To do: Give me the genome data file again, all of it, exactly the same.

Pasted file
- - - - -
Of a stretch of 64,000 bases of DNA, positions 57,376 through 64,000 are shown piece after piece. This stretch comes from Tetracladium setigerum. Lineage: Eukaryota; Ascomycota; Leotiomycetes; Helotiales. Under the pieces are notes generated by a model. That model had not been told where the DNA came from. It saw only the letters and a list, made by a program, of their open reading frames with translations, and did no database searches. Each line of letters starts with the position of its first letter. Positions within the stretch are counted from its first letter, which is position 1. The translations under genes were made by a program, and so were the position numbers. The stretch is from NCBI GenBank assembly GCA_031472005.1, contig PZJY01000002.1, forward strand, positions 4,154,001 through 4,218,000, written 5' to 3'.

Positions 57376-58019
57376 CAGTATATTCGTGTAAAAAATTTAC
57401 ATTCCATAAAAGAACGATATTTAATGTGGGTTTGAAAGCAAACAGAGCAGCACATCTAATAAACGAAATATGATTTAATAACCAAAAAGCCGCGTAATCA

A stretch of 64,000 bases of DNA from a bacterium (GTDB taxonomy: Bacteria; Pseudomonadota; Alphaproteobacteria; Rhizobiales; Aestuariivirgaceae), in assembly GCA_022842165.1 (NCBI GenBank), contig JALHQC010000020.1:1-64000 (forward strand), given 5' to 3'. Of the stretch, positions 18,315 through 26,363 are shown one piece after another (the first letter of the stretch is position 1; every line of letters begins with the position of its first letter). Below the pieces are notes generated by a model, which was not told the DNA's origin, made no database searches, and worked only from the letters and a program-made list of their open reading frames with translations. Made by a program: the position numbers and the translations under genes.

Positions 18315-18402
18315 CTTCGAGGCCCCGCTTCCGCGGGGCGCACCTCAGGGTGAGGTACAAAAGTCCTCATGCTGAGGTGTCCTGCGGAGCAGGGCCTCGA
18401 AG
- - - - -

Of a stretch of 64,000 bases of DNA, positions 57,376 through 64,000 are shown piece after piece. This stretch comes from Tetracladium setigerum. Lineage: Eukaryota; Ascomycota; Leotiomycetes; Helotiales. Under the pieces are notes generated by a model. That model had not been told where the DNA came from. It saw only the letters and a list, made by a program, of their open reading frames with translations, and did no database searches. Each line of letters starts with the position of its first letter. Positions within the stretch are counted from its first letter, which is position 1. The translations under genes were made by a program, and so were the position numbers. The stretch is from NCBI GenBank assembly GCA_031472005.1, contig PZJY01000002.1, forward strand, positions 4,154,001 through 4,218,000, written 5' to 3'.

Positions 57376-58019
57376 CAGTATATTCGTGTAAAAAATTTAC
57401 ATTCCATAAAAGAACGATATTTAATGTGGGTTTGAAAGCAAACAGAGCAGCACATCTAATAAACGAAATATGATTTAATAACCAAAAAGCCGCGTAATCA

A stretch of 64,000 bases of DNA from a bacterium (GTDB taxonomy: Bacteria; Pseudomonadota; Alphaproteobacteria; Rhizobiales; Aestuariivirgaceae), in assembly GCA_022842165.1 (NCBI GenBank), contig JALHQC010000020.1:1-64000 (forward strand), given 5' to 3'. Of the stretch, positions 18,315 through 26,363 are shown one piece after another (the first letter of the stretch is position 1; every line of letters begins with the position of its first letter). Below the pieces are notes generated by a model, which was not told the DNA's origin, made no database searches, and worked only from the letters and a program-made list of their open reading frames with translations. Made by a program: the position numbers and the translations under genes.

Positions 18315-18402
18315 CTTCGAGGCCCCGCTTCCGCGGGGCGCACCTCAGGGTGAGGTACAAAAGTCCTCATGCTGAGGTGTCCTGCGGAGCAGGGCCTCGA
18401 AG